If we believe the Bible, then the question doesn’t even need to be addressed: of course he was for real. But there are other questions we can ask, whose answers can further illuminate the Bible for us.
Pictured above is a set of Mycenean body armor from Greece, circa 1200 B.C.: this and others like it can be seen in museums. Goliath probably had similar equipment–only his would have been new, well cared-for, and would have shone brightly–one might easily say alarmingly–with reflected sunlight.
Was Goliath a giant? Earlier Biblical texts, such as the Dead Sea scrolls, give his height as “four cubits and a span,” or about six feet nine inches. The NBA is full of guys that tall or taller; but back in the Bronze Age, six-foot-nine would have been much taller than the average full-grown man. Our King James Bible says Goliath was “six cubits and a span,” or nine feet nine inches tall: but that comes from the later Masoretic Texts and may be a scribal error.
Either way, Goliath was probably by far the biggest man in either army; and the armor he wore would have made him look even bigger. Ancient armor had two purposes, not just one: to protect the wearer, and to intimidate his foes. Goliath in new armor would have intimidated most people. Indeed, he intimidated everyone but David.
There’s a lot that we don’t know about the Philistines, including where they originally came from. Their artifacts suggest the islands of the Aegean Sea, or Crete, or the southeastern coast of Asia Minor. The ancient Egyptians called them “Peleset,” one of the Sea Peoples blamed for wrecking Mediterranean civilizations at the end of the Late Bronze Age. We don’t know what the Philistines called themselves.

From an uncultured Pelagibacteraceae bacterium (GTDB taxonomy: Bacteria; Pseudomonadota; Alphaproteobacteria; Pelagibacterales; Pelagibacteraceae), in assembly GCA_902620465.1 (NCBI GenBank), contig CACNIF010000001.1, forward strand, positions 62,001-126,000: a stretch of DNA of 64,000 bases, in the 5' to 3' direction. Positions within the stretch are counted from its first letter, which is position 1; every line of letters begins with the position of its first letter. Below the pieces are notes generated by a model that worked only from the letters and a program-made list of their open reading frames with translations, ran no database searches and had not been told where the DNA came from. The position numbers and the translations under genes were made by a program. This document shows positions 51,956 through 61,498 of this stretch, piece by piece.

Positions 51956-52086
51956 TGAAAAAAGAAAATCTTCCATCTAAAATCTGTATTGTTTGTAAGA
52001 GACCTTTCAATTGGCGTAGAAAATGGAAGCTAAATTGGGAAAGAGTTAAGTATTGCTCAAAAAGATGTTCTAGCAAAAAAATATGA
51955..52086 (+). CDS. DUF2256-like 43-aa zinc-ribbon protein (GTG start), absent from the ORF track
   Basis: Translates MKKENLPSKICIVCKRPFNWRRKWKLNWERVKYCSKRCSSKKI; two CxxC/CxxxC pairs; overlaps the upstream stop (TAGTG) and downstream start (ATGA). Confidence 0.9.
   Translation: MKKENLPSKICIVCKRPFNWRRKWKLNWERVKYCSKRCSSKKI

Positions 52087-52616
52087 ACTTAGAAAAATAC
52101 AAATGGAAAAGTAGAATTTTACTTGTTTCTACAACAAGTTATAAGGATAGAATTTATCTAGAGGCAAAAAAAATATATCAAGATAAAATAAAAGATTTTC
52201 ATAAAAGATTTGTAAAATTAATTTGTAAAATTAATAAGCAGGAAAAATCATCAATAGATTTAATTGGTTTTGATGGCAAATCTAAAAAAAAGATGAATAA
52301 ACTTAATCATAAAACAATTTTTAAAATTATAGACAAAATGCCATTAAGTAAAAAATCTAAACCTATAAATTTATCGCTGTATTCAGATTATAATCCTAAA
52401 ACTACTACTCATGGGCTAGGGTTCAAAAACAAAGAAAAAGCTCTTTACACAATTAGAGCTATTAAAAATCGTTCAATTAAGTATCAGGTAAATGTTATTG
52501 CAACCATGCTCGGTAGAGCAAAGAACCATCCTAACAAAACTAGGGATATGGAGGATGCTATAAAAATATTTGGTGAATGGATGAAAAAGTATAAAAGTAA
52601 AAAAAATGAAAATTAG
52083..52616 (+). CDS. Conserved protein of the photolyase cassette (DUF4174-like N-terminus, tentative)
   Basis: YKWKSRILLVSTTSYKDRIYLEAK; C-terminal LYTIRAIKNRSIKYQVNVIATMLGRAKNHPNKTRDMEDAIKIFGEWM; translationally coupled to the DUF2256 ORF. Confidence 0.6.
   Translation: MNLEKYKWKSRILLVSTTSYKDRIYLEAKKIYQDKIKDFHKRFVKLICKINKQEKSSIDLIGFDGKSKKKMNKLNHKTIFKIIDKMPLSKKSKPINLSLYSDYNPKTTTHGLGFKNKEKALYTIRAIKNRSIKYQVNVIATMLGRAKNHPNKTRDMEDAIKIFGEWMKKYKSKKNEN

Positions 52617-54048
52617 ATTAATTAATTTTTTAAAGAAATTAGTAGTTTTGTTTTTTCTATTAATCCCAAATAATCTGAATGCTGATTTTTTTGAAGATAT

The Greeks of the Mycenean civilization, the ones who fought the Trojan War, had a custom of settling matters between armies by single combat between each army’s chosen champion: Menelaus vs. Paris, Ajax vs. Hector, in The Iliad (in which neither of those two combats was allowed to go to a finish). Goliath challenges Israel’s army to send out a champion to fight him. His procedure is the same as what we see in Homer–and suggestive of authenticity.
When David killed Goliath, the Philistines panicked and fled. The strictest rules of Bronze Age military etiquette–which were observed by virtually no one–called for the Philistine army to leave off its operations and peacefully retire. But because they ran, the Israelites chased them back to Philistia. We doubt the Greeks would have sailed home from Troy if Paris had succeeded in killing Menelaus… although the rules said they should have.
The Bible provides us with many glimpses into long-lost epochs of history, many of which wind up being further illustrated by archaeological discoveries.
There is nothing in the story of David and Goliath to prevent a reasonable person from believing it.